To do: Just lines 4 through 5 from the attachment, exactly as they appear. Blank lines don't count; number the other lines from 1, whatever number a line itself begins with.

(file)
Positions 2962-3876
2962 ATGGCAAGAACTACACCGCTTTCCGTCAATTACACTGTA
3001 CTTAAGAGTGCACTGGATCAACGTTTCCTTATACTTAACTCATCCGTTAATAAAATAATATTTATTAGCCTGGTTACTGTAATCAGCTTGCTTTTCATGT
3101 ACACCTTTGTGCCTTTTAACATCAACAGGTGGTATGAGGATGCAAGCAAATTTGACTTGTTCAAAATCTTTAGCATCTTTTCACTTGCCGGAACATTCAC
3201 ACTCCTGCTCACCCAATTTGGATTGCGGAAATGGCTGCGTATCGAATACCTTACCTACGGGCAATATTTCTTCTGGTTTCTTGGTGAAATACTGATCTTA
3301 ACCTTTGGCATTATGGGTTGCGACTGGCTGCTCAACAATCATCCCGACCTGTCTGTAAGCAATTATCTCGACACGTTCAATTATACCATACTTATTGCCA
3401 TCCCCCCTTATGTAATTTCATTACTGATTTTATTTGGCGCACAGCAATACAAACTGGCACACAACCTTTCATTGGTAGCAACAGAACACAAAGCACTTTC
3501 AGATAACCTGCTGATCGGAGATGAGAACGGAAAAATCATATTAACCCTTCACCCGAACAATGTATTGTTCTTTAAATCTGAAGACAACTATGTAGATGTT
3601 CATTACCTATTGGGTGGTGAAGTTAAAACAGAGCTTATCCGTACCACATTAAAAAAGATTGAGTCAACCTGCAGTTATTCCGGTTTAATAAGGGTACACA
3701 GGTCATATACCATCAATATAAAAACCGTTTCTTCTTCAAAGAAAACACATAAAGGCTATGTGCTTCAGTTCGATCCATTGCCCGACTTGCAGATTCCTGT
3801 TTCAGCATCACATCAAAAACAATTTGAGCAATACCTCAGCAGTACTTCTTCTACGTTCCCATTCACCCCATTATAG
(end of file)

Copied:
3101 ACACCTTTGTGCCTTTTAACATCAACAGGTGGTATGAGGATGCAAGCAAATTTGACTTGTTCAAAATCTTTAGCATCTTTTCACTTGCCGGAACATTCAC
3201 ACTCCTGCTCACCCAATTTGGATTGCGGAAATGGCTGCGTATCGAATACCTTACCTACGGGCAATATTTCTTCTGGTTTCTTGGTGAAATACTGATCTTA